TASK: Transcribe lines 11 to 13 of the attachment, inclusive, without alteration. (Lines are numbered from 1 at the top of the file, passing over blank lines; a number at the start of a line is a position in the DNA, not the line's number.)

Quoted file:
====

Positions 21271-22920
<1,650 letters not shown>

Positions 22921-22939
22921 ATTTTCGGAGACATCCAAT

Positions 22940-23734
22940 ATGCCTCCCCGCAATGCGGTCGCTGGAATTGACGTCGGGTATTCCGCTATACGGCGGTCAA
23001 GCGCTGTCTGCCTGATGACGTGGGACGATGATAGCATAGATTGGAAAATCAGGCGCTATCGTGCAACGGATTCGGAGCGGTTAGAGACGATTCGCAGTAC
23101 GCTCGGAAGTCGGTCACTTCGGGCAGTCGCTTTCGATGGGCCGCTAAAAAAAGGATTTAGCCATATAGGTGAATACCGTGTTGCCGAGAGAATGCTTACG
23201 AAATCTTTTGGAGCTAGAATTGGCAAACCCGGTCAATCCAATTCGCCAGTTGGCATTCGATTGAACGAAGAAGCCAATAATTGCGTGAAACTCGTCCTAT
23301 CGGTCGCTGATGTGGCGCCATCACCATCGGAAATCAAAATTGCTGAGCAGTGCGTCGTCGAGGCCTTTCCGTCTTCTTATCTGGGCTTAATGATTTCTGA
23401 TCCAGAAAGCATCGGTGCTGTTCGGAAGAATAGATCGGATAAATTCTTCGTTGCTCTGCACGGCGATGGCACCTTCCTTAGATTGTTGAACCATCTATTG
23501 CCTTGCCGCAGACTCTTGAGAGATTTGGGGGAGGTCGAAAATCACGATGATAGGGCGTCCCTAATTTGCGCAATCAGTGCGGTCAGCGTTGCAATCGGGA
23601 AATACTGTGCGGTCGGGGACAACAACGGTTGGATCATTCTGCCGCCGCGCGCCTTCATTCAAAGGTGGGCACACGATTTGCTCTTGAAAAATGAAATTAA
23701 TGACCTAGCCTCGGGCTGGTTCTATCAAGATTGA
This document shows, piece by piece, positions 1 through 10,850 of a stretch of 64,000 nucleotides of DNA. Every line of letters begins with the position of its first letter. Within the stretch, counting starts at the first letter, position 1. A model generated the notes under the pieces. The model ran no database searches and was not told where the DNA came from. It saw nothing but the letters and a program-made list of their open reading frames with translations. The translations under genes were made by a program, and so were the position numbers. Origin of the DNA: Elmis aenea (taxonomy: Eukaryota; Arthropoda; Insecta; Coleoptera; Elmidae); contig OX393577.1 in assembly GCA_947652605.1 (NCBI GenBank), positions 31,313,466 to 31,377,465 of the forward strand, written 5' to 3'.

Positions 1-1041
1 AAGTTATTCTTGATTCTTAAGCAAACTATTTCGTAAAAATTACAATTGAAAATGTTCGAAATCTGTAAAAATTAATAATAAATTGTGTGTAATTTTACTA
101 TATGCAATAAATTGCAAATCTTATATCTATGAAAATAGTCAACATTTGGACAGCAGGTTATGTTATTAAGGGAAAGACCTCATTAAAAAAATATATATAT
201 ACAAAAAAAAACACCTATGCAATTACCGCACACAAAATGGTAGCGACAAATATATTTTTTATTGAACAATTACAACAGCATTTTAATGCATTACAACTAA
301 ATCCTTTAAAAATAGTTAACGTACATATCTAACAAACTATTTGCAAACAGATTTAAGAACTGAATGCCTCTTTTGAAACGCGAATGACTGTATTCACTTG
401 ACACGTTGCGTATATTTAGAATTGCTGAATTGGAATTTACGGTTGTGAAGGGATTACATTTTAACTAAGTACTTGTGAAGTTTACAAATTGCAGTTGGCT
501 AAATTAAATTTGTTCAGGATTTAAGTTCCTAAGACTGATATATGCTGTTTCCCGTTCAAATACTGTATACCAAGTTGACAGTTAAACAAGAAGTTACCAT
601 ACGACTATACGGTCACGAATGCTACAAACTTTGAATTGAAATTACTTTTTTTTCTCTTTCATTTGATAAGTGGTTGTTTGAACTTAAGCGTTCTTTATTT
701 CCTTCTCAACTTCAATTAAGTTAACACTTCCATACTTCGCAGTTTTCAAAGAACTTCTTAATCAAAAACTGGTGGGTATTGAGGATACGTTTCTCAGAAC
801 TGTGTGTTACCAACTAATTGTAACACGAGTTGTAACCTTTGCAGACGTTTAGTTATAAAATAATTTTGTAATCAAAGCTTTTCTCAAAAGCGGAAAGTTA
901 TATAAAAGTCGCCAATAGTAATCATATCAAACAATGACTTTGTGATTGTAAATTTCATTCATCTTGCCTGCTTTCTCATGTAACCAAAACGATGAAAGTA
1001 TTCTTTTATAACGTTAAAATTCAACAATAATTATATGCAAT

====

23401 TCCAGAAAGCATCGGTGCTGTTCGGAAGAATAGATCGGATAAATTCTTCGTTGCTCTGCACGGCGATGGCACCTTCCTTAGATTGTTGAACCATCTATTG
23501 CCTTGCCGCAGACTCTTGAGAGATTTGGGGGAGGTCGAAAATCACGATGATAGGGCGTCCCTAATTTGCGCAATCAGTGCGGTCAGCGTTGCAATCGGGA
23601 AATACTGTGCGGTCGGGGACAACAACGGTTGGATCATTCTGCCGCCGCGCGCCTTCATTCAAAGGTGGGCACACGATTTGCTCTTGAAAAATGAAATTAA